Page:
How can Google Glass be utilised for the enterprise?
Enterprise mobility provider Fiberlink has announced compatibility between its MaaS360 platform and Google Glass, the first such instance in the enterprise mobility management (EMM) space. Utilising the technology, users are able to perform actions such as lock, locate and wipe through voice controls or hand gestures, thus removing some of the legwork associated with keeping a tight mobility policy.
Unleash the apps - entering the third era of enterprise mobility
Most of us are familiar with BlackBerry, formerly Research in Motion; a technology giant that dominated the mobility mountain for nearly a decade, only to come crashing down as hundreds of millions of iPhones and Android devices entered the enterprise. But the rise and fall of BB is just the opening act. There is a far more fascinating drama playing out within enterprise mobility today.
Is 2013 going to be the year of biometric security?
Nearly every day features news of high-profile hacks; clearly the “old school” password just doesn’t cut it anymore. PayPal’s chief information security officer Michael Barrett certainly agrees.
Mobile security, BYOD biggest concerns for health IT professionals
A report from HIMSS Analytics has found that use of mobile devices, security, data storage and information exchange are the biggest IT barriers facing healthcare today. The report, a focus group of seven senior IT healthcare professionals, particularly found severe worry with the BYOD trend, with the biggest concern to the participants being IT’s lack of control concerning managing mobile devices.
Why would a majority of companies not have a BYOD policy?
Of the nearly 100 survey respondents, an overwhelming 95% said their company had “embraced” bring your own device, allowing employees to connect to the corporate network through a multitude of devices – and of that, 97% used laptops, compared to 79% with smartphones and 70% with tablets. Yet only 33% of respondents said they had a full strategy and set of rules in place about BYOD. What's the overall importance of this?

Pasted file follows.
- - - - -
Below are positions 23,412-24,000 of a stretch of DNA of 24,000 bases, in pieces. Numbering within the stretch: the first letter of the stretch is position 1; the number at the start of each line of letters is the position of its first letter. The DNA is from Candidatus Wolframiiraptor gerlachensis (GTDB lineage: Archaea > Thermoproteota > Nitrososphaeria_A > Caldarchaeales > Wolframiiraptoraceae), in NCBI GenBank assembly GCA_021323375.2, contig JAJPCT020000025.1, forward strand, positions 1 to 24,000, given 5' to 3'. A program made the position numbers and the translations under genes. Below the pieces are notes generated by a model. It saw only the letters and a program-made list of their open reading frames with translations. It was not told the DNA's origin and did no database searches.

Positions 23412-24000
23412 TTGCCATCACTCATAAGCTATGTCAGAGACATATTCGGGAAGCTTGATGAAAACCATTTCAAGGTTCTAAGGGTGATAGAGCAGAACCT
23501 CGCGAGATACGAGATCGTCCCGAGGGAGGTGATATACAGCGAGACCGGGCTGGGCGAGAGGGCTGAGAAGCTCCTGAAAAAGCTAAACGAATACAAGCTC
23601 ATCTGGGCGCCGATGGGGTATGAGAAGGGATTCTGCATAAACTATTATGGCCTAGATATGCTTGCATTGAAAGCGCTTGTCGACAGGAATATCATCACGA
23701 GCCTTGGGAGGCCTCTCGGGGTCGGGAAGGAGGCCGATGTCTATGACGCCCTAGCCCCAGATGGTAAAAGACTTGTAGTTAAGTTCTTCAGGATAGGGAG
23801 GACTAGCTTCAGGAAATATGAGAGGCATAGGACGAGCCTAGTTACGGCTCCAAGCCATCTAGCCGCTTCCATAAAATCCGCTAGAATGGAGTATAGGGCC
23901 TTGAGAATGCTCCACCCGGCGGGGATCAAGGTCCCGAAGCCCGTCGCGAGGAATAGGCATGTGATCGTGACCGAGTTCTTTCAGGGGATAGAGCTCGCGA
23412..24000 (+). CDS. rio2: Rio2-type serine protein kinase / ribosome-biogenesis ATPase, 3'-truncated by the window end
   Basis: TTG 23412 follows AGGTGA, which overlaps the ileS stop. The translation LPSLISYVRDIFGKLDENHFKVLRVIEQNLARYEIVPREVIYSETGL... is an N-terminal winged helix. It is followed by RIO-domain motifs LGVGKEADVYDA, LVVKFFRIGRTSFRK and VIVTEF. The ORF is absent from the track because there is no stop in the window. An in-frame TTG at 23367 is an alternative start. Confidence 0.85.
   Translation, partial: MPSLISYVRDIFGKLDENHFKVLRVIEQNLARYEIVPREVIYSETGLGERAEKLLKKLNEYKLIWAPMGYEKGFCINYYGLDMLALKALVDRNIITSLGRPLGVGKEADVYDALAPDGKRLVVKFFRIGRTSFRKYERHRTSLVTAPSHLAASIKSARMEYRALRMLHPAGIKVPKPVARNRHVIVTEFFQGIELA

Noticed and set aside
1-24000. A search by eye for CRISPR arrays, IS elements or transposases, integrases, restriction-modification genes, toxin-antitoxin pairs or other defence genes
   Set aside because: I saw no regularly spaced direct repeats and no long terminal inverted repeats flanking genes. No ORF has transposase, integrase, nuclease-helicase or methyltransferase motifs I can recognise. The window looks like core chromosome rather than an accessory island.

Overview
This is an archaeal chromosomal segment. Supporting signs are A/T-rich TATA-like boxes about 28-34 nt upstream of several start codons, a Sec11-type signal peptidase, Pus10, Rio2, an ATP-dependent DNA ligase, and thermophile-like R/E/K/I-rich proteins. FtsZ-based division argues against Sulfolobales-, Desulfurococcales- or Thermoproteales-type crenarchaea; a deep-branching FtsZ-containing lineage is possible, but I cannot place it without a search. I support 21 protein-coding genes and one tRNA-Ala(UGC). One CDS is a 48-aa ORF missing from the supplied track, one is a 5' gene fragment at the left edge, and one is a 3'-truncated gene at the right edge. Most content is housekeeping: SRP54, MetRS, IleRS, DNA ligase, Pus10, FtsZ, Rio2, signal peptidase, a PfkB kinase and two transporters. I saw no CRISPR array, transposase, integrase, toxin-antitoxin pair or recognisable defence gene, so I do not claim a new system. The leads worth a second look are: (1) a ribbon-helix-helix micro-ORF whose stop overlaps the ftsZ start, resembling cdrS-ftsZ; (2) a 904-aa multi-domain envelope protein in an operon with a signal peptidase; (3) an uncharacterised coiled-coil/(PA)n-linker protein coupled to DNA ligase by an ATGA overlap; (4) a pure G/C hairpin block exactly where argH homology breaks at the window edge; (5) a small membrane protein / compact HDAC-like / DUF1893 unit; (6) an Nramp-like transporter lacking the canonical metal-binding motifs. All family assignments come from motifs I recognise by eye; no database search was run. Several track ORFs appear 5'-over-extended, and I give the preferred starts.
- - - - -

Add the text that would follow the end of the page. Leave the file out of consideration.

Samsung and BlackBerry are secure enough for Pentagon - but not Apple?
In a strange turn of events, the Pentagon has authorised BlackBerry (whose security was possibly questioned by the UK government) and Android-based manufacturer Samsung’s devices for use in the Department of Defense; but left Apple’s iPhone in question.
Are mobile apps truly enterprise-secure?
As the app revolution has gathered pace and smartphones and tablets have become ubiquitous, the importance of testing app security has grown.
Why leaving that BYO policy unfinished could be lethal for the CTO
Bring your own, or leave it at home. BYOD isn't just a trend, it's an entire culture shift, argues Easynet - and it's set to stay. CTOs and CSOs clearly know they have to embrace mobile devices, if not in the next 12 months then certainly shortly afterwards, but the thought of widespread BYOD brings CTOs out in a cold sweat. The word that strikes fear into every IT professional's hear? Security.
Take the risks for reward of BYOD, says new report
Mobile security provider Symantec, in its latest survey, has concluded that bring your own device (BYOD) is worth the risks, despite the well-known security scare stories. The survey, which interviewed 236 attendees of the company’s Symantec Vision event, examined the risks and rewards of bring your own device, including management strategies and usage policies.
Farewell privacy - CISPA is back
Later this week, a bill by the name of ‘CISPA’ (Cyber Intelligence Sharing and Protection Act) is being brought back from the grave after getting unceremoniously ditched last year. The bill is being “reworked” before voting at a closed hearing by The House Intelligence Committee on Wednesday.